Gleanings from Lincoln County Kansas newspapers KansasGenWeb Logousgenweb.gif

Gleanings

from
1911
Lincoln County Kansas
Newspapers(Harvested by Bill and Diana Sowers, Tracee Hamilton and others)

SPECIAL NOTE

..... The gleanings below come from microfilmed newspapers available on interlibrary loan from the Kansas State Historical Society. Click
HERE for more information on borrowing film from the Society.
Local newspaper offer a wealth of information and insight into the lives of our ancestors. What follows are gleanings from Lincoln County newspapers for your perusal. Included here are marriages, births, divorces, departures, arrivals, special celebrations, tragic accidents, etc. from 1911 newspapers If you are looking for death notices or obituaries please go to our Lincoln County Obituaries page.
An important note... the places, Colorado and Indiana, sometimes refer to locations (i.e. townships) within Lincoln County, not the states... We have tried to indicate this when those names show up.

Lincoln Sentinel -- September 7, 1911
-- The Misses MENOHER entertained a number of their young friends last Monday evening in the form of a Hobo party. There were about twenty there and many comical costumes were worn.
-- While delivering milk last Thursday evening, the horse of Francis HEALY became frightened at a team of mules and ran away breaking thirteen bottles of milk, which he was delivering to his regular customers. It caused his customers some inconvenience whenthey had to take their coffee black for breakfast, but he made a delivery early in the morning and everything was alright again.

Lincoln Sentinel -- October 5, 1911
-- Lincoln can not grow properly without a good live commercial club, a club which would take hold of and promote every necessary enterprise. There are a hundred and one things that the town needs and unless it gets them it will not get out of the country town class - (It) needs better roads leading into the town-a new bridge across the river-another railroad or better service. The park proposition: It is to be hoped that this town will not try to go without a city park for another quarter of a century; the sooner the trees are planted the sooner they will give sufficient shade to insure a city party. (The town needs) an opera house on the ground floor … and the tearing down of the old useless buildings that stand on streets for no other purpose than spoiling the appearance of our town.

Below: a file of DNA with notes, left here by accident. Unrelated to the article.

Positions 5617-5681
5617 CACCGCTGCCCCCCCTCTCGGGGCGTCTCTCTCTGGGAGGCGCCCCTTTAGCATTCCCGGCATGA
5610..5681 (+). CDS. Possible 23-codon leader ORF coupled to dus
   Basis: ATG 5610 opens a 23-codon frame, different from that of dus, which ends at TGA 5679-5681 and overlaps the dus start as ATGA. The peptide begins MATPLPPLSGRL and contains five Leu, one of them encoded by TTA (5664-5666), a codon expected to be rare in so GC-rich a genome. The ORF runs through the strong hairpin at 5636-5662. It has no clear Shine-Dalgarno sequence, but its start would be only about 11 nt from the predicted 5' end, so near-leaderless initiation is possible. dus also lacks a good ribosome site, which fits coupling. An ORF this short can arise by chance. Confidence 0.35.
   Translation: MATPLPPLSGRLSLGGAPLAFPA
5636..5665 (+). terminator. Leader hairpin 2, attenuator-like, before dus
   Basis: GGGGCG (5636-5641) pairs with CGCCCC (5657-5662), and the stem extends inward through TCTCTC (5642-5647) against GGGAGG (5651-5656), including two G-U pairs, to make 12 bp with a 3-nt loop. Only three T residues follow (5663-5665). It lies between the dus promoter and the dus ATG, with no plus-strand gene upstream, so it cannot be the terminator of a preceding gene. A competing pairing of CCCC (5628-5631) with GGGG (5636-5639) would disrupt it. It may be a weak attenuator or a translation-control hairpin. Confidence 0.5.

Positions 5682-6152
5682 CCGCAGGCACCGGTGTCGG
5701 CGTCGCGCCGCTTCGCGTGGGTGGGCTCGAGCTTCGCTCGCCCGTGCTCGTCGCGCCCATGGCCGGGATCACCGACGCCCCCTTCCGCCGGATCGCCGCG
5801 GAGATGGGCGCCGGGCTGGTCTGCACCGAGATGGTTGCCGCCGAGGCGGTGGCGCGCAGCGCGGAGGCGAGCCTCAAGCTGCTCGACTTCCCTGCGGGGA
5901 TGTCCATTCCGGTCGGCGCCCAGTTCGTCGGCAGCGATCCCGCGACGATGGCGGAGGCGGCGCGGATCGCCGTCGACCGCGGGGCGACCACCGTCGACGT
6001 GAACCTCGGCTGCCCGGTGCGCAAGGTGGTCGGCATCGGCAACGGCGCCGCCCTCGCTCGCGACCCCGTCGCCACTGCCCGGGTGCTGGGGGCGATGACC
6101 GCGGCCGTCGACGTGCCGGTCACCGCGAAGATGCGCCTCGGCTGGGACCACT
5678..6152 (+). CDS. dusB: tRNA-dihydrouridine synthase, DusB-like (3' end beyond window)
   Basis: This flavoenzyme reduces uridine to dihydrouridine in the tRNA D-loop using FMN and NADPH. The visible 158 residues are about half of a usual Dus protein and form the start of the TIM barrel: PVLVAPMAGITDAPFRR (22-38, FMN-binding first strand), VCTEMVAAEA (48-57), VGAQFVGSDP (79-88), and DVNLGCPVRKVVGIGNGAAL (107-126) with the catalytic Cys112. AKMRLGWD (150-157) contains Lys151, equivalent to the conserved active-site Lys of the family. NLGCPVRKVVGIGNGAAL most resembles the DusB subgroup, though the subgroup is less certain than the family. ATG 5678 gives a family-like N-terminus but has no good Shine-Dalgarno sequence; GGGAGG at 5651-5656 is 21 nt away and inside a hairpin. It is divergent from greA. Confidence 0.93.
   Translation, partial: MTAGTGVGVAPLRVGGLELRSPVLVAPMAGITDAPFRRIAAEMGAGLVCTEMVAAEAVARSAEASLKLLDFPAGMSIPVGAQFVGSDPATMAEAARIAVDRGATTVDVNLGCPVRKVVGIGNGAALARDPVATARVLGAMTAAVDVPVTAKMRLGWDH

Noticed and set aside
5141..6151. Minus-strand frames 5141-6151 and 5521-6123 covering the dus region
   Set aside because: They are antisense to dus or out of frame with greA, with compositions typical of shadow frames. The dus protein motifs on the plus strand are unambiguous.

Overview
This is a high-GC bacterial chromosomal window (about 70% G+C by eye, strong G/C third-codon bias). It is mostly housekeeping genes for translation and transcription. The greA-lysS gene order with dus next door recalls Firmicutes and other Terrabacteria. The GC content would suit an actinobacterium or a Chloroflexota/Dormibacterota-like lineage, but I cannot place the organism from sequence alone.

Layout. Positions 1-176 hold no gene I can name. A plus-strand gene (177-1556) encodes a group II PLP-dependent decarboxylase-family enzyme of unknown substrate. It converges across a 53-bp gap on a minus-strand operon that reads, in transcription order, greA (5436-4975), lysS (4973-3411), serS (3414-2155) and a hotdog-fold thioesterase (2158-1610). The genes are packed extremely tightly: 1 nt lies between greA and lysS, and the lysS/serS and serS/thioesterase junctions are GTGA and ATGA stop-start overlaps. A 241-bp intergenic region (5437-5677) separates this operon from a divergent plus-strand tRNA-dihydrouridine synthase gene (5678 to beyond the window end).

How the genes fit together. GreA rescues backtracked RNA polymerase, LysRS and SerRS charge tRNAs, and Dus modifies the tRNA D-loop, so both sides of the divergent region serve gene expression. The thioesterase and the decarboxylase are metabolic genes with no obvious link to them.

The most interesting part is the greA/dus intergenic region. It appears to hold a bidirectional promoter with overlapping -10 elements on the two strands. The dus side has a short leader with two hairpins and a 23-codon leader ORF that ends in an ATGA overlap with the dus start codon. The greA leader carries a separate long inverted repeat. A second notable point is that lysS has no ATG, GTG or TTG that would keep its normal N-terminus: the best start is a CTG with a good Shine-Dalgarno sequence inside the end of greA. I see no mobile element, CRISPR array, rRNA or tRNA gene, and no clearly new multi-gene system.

-- Married at the home of the officiating minister, H.C. BRADBURY, Lincoln, September 20, 1911, Charles B. MABRY and Katie M. HAMBLIN, both of Lincoln. They go to housekeeping on a farm two miles north of Lincoln.
-- The "Princess Theatre," SHERMAN and WICKER, proprietors, was opened Wednesday evening with a moving picture show. The theatre is a very pretty one and will be appreciated by Lincoln people.

Lincoln Sentinel -- October 12, 1911
-- Hiram J. HAMMER, one of the earliest settlers of Lincoln County, died at his home ten miles south of Lincoln October 7 in his 84th year of age. Mr. HAMMER was a native of Ohio.
-- Miss Frankie GOODEKOONTZ of Hunter, visited her sister, Miss Alice, who is a student in high school.
-- Lost Creek: Billy NIELSEN lost one of his best cows the other day from eating second growth kaffir corn. … Dr. SONGER, the vet from Lincoln, was called the see some sick horses for C.H. PECKHAM last Sunday morning. They were foundered from eating dry wheat from a wagon. He left them better before returning home.

Lincoln Sentinel -- October 19, 1911
-- Wm. LEAF has been in our vicinity the past week looking after his interests. He is going to do some improvements to the buildings on his ranch, commencing this week.
-- Sophia JORGENSON returned home last week from Mt. Hope, where she has been the past two months. Sophia will help Mr. Adolph MORGENSON of Vesper with her work for a short time.

Lincoln Sentinel -- October 26, 1911
-- Mr. SHAFFER leased the room recently vacated by Jim BEADLE and will move his bowling alley in there.
-- Joe WALKER who lives over in the southeast part of this county brought to town and sold to the Windsor hotel a wagon load of fine apples that he had raised on his farm.
-- It is an actual fact that we are to have a bakery and it will start in the building formerly occupied by the Bell Springs Creamery by Frank KEARN. He expects to commence business the last of this week.

Lincoln Sentinel -- November 2, 1911